The Long Road to Stardom

Article published on Feb. 11, 2008
Article published on Feb. 11, 2008
These days, it's film frenzy in Berlin again. Berlinale, the city's famous film festival is under way. This is the second part of a special series on's Berlin blog, in which three Babel reporters will cover a not so well-known aspect of the festival.
It's called "Berlinale Talent Campus", a forum for 350 young filmmakers from all over the world to present their works, meet each other and improve their skills during various workshops.

by Sandra Wickert

It was a big day yesterday for Campus participants that are actors or actresses. On top of the Love International panel featuring the stars of Indian, Nigerian and German cinema, Talent actors also received expert advice in the casting workshop Don't Call Us, We'll Call You.

"Develop a thick skin for rejection“ – this was the final advice that Ilene Kahn-Power, founder and head of Hollywood-based Kahn Power Pictures, gave to the talents participating in the casting workshop Don’t call us – we’ll call you. Together with Derek Power and casting director Nancy Bishop, she provided an interesting insight into the shark basin known as "auditions".

The workshop's goal was to shed light on the obscure procedure of castings, self-representation, finding an agent, finding autions and landing a role in the international market. Nancy Bishop got down to business and made it clear what casting directors do and do not want. This included advice on CVs: "In English if you want to work in the U.S.”; how the head shots should look: “Choose a photo that portrays what you really look like and not one that overly flatters you”; and, above all, how to act at a shooting: “Keep your shots simple. Don’t annoucne your age!”

The Power couple then came up with some examples to turn theory into practice, starting with the amazing story of how they casted the then 'unknown to the US market' Irish actor Jonathan-Rhys Myers as Elvis in a CBS-miniseries. “Johnny”, as Ilene affectionately calls him, ardently followed their instructions, because his tape had all the ingredients for success: a simple background with just the actor and real entertainment that leaves you wanting more. It was the first step in his path to a Golden Globe for best actor in a miniseries.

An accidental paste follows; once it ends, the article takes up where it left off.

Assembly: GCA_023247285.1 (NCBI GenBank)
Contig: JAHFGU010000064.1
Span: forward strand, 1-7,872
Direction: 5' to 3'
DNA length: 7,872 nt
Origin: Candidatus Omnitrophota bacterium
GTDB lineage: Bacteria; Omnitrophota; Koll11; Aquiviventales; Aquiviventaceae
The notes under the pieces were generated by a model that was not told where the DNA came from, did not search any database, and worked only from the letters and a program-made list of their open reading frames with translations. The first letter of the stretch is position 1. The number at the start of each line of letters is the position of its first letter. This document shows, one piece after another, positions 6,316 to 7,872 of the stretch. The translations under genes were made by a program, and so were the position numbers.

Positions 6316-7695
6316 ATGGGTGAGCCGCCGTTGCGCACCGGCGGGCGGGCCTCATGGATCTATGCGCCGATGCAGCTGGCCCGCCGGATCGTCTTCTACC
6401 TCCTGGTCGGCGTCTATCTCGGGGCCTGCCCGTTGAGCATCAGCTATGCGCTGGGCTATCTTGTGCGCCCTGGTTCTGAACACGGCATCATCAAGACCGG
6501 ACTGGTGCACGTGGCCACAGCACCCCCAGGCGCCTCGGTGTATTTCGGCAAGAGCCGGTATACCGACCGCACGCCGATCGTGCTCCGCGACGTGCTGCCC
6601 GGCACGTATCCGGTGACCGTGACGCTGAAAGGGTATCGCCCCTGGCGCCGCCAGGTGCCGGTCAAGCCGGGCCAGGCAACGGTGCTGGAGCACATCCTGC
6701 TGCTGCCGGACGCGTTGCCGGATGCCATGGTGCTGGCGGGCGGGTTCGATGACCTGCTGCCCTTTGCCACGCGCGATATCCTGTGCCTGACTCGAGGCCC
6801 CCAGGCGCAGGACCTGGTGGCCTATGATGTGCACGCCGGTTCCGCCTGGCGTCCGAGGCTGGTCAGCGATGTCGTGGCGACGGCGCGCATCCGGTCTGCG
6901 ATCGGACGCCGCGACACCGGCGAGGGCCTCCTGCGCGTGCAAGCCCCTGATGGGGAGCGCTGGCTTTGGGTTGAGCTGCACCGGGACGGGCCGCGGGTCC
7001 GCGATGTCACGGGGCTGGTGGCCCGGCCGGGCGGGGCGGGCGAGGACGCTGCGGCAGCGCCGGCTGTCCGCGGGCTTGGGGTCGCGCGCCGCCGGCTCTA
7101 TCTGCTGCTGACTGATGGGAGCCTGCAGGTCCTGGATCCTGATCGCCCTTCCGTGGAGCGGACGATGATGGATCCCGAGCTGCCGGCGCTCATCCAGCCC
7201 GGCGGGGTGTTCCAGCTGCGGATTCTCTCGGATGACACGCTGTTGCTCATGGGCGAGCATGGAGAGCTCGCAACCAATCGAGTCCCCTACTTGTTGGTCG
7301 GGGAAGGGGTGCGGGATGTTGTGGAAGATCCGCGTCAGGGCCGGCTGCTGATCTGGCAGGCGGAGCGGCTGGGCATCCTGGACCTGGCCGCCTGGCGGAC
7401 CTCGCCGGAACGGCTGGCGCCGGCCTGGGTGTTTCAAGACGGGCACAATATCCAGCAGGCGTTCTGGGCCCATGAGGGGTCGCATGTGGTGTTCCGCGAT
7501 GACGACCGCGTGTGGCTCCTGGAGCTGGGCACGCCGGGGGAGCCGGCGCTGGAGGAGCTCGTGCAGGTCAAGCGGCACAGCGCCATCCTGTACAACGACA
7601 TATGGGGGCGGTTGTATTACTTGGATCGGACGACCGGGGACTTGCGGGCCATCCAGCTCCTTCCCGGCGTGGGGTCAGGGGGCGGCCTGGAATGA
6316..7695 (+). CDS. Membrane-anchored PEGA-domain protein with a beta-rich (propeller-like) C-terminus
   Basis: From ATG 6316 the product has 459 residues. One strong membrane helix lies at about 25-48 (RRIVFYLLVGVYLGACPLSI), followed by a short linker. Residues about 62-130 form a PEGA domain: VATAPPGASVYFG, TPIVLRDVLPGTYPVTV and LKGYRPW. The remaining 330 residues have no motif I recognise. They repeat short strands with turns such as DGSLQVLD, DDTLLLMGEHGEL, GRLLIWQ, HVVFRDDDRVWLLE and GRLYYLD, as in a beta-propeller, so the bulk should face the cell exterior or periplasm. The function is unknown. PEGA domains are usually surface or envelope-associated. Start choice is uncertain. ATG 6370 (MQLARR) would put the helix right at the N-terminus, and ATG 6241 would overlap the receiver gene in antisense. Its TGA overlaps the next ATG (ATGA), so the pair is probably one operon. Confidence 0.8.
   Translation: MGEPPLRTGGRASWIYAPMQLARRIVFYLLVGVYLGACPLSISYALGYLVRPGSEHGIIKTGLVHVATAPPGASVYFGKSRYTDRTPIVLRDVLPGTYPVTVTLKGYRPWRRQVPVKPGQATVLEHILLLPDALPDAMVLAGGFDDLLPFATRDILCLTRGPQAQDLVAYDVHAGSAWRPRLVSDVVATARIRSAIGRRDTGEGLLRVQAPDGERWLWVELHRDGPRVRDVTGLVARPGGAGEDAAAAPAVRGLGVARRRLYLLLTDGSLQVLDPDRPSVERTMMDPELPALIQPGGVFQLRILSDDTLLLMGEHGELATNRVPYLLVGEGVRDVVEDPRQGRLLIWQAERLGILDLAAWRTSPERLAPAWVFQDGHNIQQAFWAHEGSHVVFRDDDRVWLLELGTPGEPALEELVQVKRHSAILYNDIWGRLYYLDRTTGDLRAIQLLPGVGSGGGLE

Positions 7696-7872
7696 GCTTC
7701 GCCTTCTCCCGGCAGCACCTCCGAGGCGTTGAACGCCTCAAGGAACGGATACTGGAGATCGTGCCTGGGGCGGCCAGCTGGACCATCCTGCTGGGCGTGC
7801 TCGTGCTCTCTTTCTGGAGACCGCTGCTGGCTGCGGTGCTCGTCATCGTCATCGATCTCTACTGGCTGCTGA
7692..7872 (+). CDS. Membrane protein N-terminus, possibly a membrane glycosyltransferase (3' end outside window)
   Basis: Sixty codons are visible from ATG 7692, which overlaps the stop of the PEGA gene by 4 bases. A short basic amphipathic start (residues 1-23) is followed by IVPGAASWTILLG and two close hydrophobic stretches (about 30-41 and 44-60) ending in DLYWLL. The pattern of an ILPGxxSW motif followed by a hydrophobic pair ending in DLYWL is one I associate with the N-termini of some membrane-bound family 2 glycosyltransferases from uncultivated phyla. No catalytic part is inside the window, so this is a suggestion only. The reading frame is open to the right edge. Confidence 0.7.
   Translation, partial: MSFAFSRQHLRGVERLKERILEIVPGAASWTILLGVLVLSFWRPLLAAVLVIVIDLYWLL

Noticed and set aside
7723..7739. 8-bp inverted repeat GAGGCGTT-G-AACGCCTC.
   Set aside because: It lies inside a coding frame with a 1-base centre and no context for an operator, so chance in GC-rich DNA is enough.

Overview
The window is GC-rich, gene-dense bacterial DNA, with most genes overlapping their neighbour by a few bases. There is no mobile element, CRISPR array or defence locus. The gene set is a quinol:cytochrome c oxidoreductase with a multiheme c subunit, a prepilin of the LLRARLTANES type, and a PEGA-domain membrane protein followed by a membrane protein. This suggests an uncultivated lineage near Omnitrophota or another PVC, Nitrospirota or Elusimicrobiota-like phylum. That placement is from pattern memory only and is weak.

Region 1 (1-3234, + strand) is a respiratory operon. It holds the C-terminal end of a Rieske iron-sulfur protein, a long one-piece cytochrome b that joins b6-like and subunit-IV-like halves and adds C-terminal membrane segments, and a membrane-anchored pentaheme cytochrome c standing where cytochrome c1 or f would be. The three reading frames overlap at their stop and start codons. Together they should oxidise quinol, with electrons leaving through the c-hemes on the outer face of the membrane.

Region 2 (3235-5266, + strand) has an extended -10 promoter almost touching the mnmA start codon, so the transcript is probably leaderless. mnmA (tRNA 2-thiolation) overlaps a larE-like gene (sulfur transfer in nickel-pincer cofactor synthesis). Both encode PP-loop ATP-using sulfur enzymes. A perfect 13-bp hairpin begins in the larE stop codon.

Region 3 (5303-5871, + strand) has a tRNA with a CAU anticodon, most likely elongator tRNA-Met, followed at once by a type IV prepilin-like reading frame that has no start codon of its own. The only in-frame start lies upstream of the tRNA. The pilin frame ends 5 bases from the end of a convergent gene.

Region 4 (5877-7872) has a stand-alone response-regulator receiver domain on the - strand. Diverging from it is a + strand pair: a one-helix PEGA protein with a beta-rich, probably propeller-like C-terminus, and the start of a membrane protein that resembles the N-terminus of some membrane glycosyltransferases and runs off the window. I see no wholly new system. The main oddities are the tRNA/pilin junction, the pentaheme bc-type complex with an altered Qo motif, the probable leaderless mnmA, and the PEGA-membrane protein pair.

Together you are stronger

The overall reaction to the workshop among Talent participants was positive. Senad Alihodzic from Bosnia-Herzegovina was interested in the actor-agent-relationship: “We do not know about that in my country. I was interested in the concrete information, like how to make show reels. And I learned a lot from that”.

Young actress Erifili Stefanidou from Greece chose this workshop because it was one of the few events that was actor-oriented. She absolutely wants to work abroad and maybe has a job prospective in Sarajevo soon: “In Greece we do not have this system, it is still a long way. I wanted to know how I could promote myself as an actress and how to apply for international jobs."

Consodyne Buzabe from Uganda was enthusiastic: “Film is just beginning in Uganda and we need as much information as possible about film and actors. We don’t even know the basic process of this. We need to gain insight in what to do to get ourselves out there or what we can do to become actors that eventually will be hired for international movies.” For countries like Uganda, where neither agents, film schools nor casting agencies exist, Nancy Bishop’s advice is to create actors unions: “Together you can represent yourselves as a group. Together you are stronger”.

For a Croatian actress, the workshop was successful in a very concrete way. After complaining about not having received answers from casting agencies several times after having sent in her demo reel, Nancy Bishops nose for talents must have smelled something: “I would like to see your demo reel, if you want to give it to me”. From theory to practice, the best lesson of this workshop.